From Publishers Weekly
Today's battle for same-sex marriage rights is only the latest step in the long struggle by lesbians and gay men to overturn a complex web of state laws banning nonreproductive sexual activity, often by heterosexuals as well as homosexuals. Laws against sodomy—or crimes against nature, as they were called by colonial lawmakers—were based on English common law emanating from Christian interpretations of a few biblical passages. The Supreme Court declared them unconstitutional in 2003. n this fascinating and engaging survey, Yale law professor Eskridge (Gay Marriage: For Better or for Worse?
) charts not just the destructive history of those laws, but also the long, complex and often deeply contradictory history of how Americans thought about sex and the right to privacy. While clearly explaining the laws' origins and impact from colonial America through the 19th century, most of the book examines how, from the 1930s onward, sodomy laws increasingly became the legal tool by which homosexuals were denied jobs and even the right to public assembly. Interweaving legal discussion with personal stories and social history, Eskridge gives an incisive, panoramic view of America's (slowly) changing attitudes toward homosexuality, sexual tolerance and personal freedom. B&w photos. (May 5)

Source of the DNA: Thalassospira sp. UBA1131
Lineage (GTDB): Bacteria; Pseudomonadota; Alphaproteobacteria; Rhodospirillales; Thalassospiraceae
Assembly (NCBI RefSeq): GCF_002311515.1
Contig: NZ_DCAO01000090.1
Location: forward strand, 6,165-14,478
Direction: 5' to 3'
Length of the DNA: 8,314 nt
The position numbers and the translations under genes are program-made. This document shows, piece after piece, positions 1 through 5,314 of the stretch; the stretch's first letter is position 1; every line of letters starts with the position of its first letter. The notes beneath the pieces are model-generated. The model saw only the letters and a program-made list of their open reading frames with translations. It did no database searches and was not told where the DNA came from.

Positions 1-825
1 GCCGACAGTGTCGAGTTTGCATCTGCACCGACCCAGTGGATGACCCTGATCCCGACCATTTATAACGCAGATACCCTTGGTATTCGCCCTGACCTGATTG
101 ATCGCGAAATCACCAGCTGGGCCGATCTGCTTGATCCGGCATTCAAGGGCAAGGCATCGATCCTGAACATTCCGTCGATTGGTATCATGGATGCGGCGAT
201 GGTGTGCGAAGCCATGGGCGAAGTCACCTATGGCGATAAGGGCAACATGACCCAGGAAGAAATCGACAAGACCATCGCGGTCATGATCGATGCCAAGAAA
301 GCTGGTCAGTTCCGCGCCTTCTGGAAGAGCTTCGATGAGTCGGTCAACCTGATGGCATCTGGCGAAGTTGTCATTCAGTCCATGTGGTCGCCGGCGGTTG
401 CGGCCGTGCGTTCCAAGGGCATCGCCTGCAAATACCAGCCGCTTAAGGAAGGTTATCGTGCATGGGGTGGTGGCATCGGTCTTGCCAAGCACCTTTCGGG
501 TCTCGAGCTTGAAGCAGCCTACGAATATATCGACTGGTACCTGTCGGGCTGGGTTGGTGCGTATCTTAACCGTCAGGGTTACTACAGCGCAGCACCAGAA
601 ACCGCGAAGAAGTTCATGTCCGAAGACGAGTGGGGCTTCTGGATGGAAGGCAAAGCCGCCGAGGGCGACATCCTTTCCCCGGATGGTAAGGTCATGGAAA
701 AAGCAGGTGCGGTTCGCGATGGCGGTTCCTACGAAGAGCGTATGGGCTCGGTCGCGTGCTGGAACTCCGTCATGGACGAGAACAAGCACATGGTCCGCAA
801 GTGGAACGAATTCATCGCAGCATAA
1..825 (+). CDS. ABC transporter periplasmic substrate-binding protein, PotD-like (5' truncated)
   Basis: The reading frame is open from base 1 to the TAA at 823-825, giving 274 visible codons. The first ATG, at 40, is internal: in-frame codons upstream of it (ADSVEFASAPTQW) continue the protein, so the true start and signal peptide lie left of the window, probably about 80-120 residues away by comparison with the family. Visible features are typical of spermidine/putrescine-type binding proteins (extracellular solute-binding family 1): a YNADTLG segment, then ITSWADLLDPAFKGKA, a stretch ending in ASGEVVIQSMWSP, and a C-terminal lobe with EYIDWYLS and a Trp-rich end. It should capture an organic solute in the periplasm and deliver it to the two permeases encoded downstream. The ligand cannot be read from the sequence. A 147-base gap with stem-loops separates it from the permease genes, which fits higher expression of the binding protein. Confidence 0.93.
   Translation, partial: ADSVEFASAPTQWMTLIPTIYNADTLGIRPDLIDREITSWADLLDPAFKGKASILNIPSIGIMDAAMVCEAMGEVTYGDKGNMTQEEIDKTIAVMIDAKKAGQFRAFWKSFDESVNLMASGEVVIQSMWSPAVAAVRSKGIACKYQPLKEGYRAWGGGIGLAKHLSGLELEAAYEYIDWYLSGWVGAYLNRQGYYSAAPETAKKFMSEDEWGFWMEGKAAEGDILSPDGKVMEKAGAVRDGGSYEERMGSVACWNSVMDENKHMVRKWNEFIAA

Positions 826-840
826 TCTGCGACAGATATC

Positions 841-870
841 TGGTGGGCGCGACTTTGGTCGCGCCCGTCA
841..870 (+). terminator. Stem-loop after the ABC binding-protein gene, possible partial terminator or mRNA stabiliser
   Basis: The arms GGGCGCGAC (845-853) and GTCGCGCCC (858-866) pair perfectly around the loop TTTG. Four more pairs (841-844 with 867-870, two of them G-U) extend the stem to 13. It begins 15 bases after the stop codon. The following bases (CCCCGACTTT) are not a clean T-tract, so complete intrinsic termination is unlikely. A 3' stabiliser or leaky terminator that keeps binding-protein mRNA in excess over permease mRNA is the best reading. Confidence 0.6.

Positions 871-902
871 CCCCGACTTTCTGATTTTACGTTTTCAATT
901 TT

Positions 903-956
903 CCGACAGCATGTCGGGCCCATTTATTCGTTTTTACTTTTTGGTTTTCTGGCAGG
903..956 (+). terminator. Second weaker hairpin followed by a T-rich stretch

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About the Author
William N. Eskridge, Jr.,
is John A. Garver Professor of Jurisprudence at Yale Law School. His research and writings provided a foundation for the landmark Supreme Court ruling of Lawrence v. Texas
(2003), which invalidated consensual sodomy laws. He is the coauthor (with Darren Spedale) of Gay Marriage: For Better or for Worse?
and author of Gaylaw: Challenging the Apartheid of the Closet
--This text refers to an out of print or unavailable edition of this title.